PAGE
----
You can't put a price on the peace of mind that comes with good gear organization
I haven’t always been a gearhead (read: hoarder). A mere eight years ago, the vast majority of what I owned fit either below the sleeping platform that I built in the bed of my 2000 Chevy Silverado or on the rack of that truck’s camper shell. Since then, though, I’ve become a professional gear tester, gotten married, bought a house, and had a kid. And I’ve celebrated all of these wonderful life happenings, in part, by accruing more stuff. While my gear stash has grown from fitting in a couple of musty bins to taking up a two-car garage until there’s no room to park a car in it, I still know where everything is, thanks to the four Gorilla Racks I use to keep the clutter at bay.
I learned the glorious efficiency of storing gear using the rack and several Rubbermaid bins during my first job at Outside, when I was assistant editor of the Buyer’s Guide. I was in charge of calling in samples of all of the gear we reviewed and making sure that the right people in the editorial and photography departments had them (or could access them) when needed. My first morning on the job, when I looked at what it would actually mean to keep track of nearly a thousand pieces of gear in dozens of bins—set behind a floor-to-ceiling chain-link fence, with a padlocked gate, in the basement of Outside’s office—I was so overwhelmed that I nearly puked. Soon I learned that if I kept the right things in the right bins and on the right shelves, labeled everything clearly, and didn’t let anyone mess with my precious system, it was quite manageable. So even though I’ve now moved up the ladder, so to speak, I stick to the same method for organizing my personal equipment.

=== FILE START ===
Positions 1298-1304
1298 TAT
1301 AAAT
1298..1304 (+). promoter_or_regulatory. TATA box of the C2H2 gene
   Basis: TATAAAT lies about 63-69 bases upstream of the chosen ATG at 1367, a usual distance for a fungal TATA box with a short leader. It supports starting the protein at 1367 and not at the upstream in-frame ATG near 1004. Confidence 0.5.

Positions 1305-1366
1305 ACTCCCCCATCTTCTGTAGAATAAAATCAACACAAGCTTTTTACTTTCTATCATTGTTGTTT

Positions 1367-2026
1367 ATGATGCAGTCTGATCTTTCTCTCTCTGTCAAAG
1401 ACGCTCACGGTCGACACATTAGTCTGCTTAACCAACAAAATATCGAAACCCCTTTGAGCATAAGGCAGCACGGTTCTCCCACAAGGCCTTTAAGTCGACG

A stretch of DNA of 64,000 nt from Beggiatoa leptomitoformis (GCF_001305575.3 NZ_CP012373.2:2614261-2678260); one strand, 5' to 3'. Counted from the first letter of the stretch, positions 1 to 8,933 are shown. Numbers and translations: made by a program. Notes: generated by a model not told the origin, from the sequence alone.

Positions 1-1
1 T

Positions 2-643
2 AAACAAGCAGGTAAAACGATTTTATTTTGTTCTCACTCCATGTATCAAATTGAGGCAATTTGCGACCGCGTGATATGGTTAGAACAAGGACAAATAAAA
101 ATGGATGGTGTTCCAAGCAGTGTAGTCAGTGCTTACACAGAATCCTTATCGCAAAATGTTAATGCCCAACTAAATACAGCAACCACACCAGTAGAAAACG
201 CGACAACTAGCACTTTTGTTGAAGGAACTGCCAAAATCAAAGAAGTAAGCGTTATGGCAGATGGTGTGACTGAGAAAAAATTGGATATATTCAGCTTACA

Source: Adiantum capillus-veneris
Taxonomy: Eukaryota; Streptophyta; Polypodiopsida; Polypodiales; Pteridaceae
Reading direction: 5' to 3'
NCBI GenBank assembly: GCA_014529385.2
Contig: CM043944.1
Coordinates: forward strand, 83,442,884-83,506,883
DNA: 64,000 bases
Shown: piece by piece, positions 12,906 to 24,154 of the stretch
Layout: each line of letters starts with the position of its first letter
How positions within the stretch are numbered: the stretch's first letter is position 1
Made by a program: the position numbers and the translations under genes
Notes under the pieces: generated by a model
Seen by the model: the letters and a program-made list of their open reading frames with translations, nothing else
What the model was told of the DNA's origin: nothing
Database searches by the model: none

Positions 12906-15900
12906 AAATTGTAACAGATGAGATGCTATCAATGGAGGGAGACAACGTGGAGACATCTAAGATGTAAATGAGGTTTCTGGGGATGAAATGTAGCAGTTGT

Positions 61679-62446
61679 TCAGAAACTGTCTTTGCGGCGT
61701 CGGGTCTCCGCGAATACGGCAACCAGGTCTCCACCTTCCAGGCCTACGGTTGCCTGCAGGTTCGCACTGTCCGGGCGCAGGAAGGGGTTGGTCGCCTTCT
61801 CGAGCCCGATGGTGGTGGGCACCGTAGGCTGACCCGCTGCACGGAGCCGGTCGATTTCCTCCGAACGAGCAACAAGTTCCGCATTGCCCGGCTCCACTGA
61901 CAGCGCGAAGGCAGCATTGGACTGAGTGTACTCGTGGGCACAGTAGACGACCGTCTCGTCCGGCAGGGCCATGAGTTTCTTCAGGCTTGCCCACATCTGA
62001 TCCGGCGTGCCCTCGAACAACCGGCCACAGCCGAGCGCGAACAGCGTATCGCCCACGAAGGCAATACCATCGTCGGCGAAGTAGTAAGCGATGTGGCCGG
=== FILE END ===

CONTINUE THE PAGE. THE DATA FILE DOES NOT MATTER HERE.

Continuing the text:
Storing gear on a Gorilla Rack is fantastically effective in its simplicity. All you have to do is label different bins and fill them with gear based on sport and season, then be disciplined about putting the cleaned gear back in the right place at the end of a trip. That way you’l never have to guess where something is. Plus, this system keeps the space around the rack looking organized and tidy.
At around $150, the Gorilla Rack is certainly affordable but not cheap. The powder-coated steel frame makes it plenty sturdy for holding hundreds of pounds’ worth—and thousands of dollars’ worth—of gear. The shelves are made of particle board, which I wouldn’t use to build my house, but which has never bowed when I weighed it down under skiing and kayaking gear or my camp kitchen. I’ve had the first two Gorilla Racks I ever bought for over six years now, and they’re still solid.
With five shelves, the rack is also impressively customizable. The frame has notches every couple of inches, which you slide the pegs on the ends of the shelves into, for wider or tighter spacing between them. I’ve always stuck with three rows of shelves placed evenly apart—one at the base, one in the middle, and one on top—to accommodate my bins. But I might add one or two more to the mix, to store the clothes my daughter has grown out of but we just can’t bear to get rid of (yet).
The black, powder-coated steel skeleton and wood shelving have a clean, minimalist look, despite the gear hoarding they facilitate. No one needs to see that you have three Jetboils and a dozen questionably old Mountain House Meals tucked away. Your secret is safe with your Gorilla Rack, bins, and me.